Maybe it will be safer to save a deposit (while renting :/ ) then get into it later.. but then what? My credit will look even worse cos they will see an additional 5 or so enquiries so I could get an even worse rate.
 

Tomtomtom

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Unfortunately, for some reason my credit looks horrendous, too many enquiries is what all the banks said? To me doesnt justify prime + 3.5%. The hunt for a home loan has been a nightmare..

Okay, so while you save, work on improving your credit score. Request a copy of your credit report and figure it out. Do you have any credit cards? Get one or two (can you avoid fees?) but keep them paid down -- i.e. don't use them. Then no enquiries for a while. Let the score improve before going back to the banks.
 

Nerfherder

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I'm not even so sure you will save in the end if you pay 10% of the value with a 22% loan. If you don't get the loan, all the money you would otherwise sink into interest at 22% you can use to pay down your mortgage. What are the terms of the loan?

House prices aren't really going anywhere so saving for a bit could be a good idea.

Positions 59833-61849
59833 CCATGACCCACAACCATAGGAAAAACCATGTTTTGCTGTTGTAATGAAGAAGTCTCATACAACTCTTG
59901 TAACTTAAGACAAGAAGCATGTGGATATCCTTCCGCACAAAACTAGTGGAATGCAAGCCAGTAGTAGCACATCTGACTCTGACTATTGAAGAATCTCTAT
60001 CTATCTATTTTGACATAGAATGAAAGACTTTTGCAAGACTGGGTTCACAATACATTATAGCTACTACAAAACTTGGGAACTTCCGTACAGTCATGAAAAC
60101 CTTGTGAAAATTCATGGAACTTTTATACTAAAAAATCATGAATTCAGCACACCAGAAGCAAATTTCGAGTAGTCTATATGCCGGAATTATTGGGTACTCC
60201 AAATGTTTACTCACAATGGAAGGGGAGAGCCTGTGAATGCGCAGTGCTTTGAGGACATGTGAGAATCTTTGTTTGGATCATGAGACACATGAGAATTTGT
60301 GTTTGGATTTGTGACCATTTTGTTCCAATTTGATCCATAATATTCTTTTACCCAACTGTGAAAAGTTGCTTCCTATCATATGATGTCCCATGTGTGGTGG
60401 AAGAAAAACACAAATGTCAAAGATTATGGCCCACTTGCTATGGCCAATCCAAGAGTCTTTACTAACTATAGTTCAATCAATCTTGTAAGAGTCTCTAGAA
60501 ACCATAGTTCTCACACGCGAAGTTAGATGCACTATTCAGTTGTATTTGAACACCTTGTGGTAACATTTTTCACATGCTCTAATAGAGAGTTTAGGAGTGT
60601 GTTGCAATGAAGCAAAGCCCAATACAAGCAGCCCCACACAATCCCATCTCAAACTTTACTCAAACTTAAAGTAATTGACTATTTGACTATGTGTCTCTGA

Thats only because the interest rates are so low, prime is at 9%, so this means that his rate on the bond will be 13.5, very different to 22 %
BUT three years ago prime was at 15% so his rate could end up being as much as 18.5 and that is not as different.

To me the bottom line is that with the lower bond rate and a personal loan you could POSSIBLY pay off the personal loan fast and end up getting some benefit. With the higher loan at 100% you will just be stuck with that rate forever.
 

wayfarer

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Good point, prime is pretty low. But +3.5% is exorbitant. Have you tried ALL the banks. It is worth the effort, you'll be paying for 20 years.